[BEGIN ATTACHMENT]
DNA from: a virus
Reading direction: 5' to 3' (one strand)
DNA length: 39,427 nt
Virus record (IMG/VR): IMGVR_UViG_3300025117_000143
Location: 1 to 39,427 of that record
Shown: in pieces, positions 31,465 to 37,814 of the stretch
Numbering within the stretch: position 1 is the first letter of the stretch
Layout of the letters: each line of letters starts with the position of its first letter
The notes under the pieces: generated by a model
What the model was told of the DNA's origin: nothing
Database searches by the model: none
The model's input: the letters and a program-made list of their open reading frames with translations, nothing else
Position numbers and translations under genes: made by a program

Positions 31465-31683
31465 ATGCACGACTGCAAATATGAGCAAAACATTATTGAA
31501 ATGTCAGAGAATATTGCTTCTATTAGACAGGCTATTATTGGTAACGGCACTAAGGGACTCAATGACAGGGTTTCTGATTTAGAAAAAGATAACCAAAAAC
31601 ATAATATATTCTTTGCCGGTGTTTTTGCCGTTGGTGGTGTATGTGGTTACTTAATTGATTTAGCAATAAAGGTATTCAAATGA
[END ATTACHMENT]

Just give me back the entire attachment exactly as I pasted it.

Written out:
DNA from: a virus
Reading direction: 5' to 3' (one strand)
DNA length: 39,427 nt
Virus record (IMG/VR): IMGVR_UViG_3300025117_000143
Location: 1 to 39,427 of that record
Shown: in pieces, positions 31,465 to 37,814 of the stretch
Numbering within the stretch: position 1 is the first letter of the stretch
Layout of the letters: each line of letters starts with the position of its first letter
The notes under the pieces: generated by a model
What the model was told of the DNA's origin: nothing
Database searches by the model: none
The model's input: the letters and a program-made list of their open reading frames with translations, nothing else
Position numbers and translations under genes: made by a program

Positions 31465-31683
31465 ATGCACGACTGCAAATATGAGCAAAACATTATTGAA
31501 ATGTCAGAGAATATTGCTTCTATTAGACAGGCTATTATTGGTAACGGCACTAAGGGACTCAATGACAGGGTTTCTGATTTAGAAAAAGATAACCAAAAAC
31601 ATAATATATTCTTTGCCGGTGTTTTTGCCGTTGGTGGTGTATGTGGTTACTTAATTGATTTAGCAATAAAGGTATTCAAATGA